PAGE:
Being Authentic With Our Kids

By Brian Leaf


 Being Authentic


A few years ago, I was in an eye exam for my son, Noah. The doctor wanted to get drops in Noah’s eyes and he was frustrated that Noah did not want to sit still. So he commanded me to hold Noah down while he put the drops in. Noah was crying wildly. I was taken off guard by the doc’s order, so I did it. I held Noah down forcibly, against his will, while the doctor put the drops in.


Noah moved on pretty easily, thrilled to play with toys in the waiting room while his eyes dilated. But I felt terrible. I was sure I could have found a less violent way to help the doctor get the drops in. I had overpowered Noah physically and I felt I had betrayed him.


I was beating myself up. But then a friend reminded me that my job as a parent was not to model being perfect, but to model being human and compassionate and open.


When we got home, I apologized to Noah and told him that I would never do that again. Which I think is valuable. I don’t need to model getting everything right. That would be too neurotic. It’s OK to mess up. I just need to model taking responsibility, apologizing for my mistakes, and forgiving myself.


Brian Leaf

About Brian Leaf


Brian Leaf is author of the yoga memoir, Misadventures of a Garden State Yogi: My Humble Quest to Heal My Colitis, Calm My ADD, and Find the Key to Happiness. You can find him online at



photo credit:

3 thoughts on “Being Authentic With Our Kids”

  1. Yes! You are quite right about this. There have been times when I’ve been stressed and overreacted / overpunished when my kids were toddlers. Especially with the first one (they say you make the most mistakes with your first.) I also have a tendency to put the needs or wants of other adults before those of my kids’, out of consideration. I’m working on being a bit more assertive for my children’s sake. If a doctor is a bit too forceful and/or impatient with my kids, for example, I might consider changing doctors.

  2. I get the sentiment the author is conveying here, but am not convinced that particular story is a good example. Just a couple of days ago, I was in an almost identical scenario except it was my daughter and her ears. AND the doctor was a French doctor (their bedside manner is vile generally). He picked and prodded at her ears to pull the wax out that was obstructing his ability to look inside to ensure there was an infection. She wailed and writhed in agony. This was one of the times I had to trust that someone else did have her best interest in mind and that took more strength than to say stop that.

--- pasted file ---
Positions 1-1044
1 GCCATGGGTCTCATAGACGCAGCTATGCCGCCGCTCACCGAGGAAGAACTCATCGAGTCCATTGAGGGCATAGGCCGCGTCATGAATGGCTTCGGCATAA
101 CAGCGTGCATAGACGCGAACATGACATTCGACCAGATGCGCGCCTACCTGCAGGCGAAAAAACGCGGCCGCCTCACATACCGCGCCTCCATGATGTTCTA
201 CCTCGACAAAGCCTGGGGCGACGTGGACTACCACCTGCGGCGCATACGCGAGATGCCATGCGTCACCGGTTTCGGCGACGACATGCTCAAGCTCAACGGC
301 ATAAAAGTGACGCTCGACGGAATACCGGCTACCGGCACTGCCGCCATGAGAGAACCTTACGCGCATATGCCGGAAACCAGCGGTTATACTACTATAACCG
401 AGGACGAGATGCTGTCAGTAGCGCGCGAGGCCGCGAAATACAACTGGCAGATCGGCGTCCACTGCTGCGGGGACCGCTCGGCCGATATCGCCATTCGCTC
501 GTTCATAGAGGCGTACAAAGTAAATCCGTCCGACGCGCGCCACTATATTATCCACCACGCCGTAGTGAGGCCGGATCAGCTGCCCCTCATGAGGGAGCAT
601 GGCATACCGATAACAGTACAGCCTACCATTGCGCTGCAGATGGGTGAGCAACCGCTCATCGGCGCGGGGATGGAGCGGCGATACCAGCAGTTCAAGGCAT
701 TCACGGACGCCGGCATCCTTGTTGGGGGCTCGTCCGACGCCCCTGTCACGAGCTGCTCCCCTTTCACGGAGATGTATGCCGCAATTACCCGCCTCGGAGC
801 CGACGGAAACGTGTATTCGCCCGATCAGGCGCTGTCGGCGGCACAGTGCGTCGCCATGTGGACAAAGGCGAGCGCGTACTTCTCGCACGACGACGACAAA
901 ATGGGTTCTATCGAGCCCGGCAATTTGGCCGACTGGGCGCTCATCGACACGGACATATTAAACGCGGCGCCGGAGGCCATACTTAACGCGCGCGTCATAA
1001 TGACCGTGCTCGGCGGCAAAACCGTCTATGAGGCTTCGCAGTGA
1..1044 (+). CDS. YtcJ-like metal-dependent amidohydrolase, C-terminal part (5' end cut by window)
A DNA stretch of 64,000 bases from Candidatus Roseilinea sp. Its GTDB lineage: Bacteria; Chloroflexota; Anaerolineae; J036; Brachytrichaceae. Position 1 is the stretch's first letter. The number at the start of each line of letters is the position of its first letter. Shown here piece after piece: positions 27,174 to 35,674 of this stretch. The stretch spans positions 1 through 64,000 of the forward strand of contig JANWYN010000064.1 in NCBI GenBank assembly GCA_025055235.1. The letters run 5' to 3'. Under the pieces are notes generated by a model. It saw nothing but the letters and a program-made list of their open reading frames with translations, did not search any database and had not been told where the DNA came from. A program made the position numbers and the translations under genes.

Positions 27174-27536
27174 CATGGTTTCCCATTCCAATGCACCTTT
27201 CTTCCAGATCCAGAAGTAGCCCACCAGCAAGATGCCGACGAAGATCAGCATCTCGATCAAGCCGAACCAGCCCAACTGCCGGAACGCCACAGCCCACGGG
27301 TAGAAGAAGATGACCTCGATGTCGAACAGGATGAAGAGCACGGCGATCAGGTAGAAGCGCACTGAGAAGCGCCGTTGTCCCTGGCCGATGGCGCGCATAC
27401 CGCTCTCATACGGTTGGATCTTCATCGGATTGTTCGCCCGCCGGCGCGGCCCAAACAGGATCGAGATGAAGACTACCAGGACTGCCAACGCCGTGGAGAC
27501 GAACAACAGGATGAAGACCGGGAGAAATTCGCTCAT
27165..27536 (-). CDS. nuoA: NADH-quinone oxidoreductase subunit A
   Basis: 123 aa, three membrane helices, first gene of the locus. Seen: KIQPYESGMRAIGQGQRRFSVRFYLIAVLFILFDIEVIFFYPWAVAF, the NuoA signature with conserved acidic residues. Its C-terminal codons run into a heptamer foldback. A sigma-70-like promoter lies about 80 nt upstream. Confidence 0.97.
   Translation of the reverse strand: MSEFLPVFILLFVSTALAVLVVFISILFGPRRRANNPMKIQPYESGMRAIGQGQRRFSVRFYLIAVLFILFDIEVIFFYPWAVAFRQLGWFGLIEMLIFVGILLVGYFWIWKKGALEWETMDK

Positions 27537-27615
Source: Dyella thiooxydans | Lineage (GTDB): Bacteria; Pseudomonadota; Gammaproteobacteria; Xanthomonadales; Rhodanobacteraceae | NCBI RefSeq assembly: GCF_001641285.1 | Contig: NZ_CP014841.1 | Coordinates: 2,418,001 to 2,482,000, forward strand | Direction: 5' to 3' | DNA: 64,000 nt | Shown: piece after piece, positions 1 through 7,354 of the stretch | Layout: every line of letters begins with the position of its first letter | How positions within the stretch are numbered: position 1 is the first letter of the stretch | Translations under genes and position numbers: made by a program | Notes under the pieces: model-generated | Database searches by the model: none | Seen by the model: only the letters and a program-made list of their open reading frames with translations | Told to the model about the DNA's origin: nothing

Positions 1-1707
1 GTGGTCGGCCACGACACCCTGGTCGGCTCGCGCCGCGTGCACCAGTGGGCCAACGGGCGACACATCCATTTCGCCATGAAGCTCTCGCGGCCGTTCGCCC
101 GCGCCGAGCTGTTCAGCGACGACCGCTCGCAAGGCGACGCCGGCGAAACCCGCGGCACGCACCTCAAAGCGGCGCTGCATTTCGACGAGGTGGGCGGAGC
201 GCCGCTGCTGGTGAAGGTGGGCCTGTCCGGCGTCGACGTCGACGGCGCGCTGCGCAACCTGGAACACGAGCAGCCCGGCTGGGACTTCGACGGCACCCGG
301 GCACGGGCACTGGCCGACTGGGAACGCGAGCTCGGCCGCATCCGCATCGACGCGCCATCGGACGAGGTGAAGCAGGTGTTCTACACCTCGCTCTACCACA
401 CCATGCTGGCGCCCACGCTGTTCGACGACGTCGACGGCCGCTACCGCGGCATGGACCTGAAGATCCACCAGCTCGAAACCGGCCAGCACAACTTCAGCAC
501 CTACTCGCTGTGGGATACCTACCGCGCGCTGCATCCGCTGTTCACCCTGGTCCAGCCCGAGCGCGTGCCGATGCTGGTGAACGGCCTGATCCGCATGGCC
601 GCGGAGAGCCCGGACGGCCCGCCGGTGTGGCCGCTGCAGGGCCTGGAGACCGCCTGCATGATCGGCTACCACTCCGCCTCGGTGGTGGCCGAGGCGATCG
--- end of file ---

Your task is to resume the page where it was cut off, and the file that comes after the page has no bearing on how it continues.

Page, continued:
3. I have always focused on connection parenting, and I have a 3 year old and 1 year old. My 1 year old has a condition that requires tons of interventions including casting on both legs, x rays, frequent ultrasounds and blood draws.
    My first daughter was almost never sick, has only had meds twice in her life (abx one time for three days, motrin – 2 doses ever). We are dedicated to natural health, chiropractic, and healing through lifestyle and diet.
    And I feel this article is missing a big part of what connection parenting means to me and a lot of other special needs families I know.
    Sometimes, our kids need medical care. It is our jobs as parents to show them they are safe. That the intervention, even if it causes discomfort or even pain, is safe. It’s great to apologize for your mistakes, but it is really difficult to go through life being afraid of medical treatment and doctors. Showing our kids that these people are trying to help, telling them, “I hear you don’t like this, it doesn’t feel good, your body hurts, but you are safe, it will be over soon, you can do this” gives them the option to feel safe.
    I may be wrong – this is just how I approach it. Of course I’d rather not have any medical interventions of any kind with my daughter. However, she would never walk without severe pain and probably would’ve died at least once without them.
    Bodily autonomy is vastly important. It is at the forefront of my mind in most of my parenting choices. But there is also the general feeling of trust and safety. If I were a child, and my parent were distressed and afraid during necessary medical treatment, I would have more anxiety. If they were calm, confident, and listened, I might be able to face the challenge feeling supported and loved.
    Again, I’m not saying the author is wrong. Her feelings are totally valid. I just have a different experience that I thought worth mentioning.

Leave a Reply

Your email address will not be published. Required fields are marked *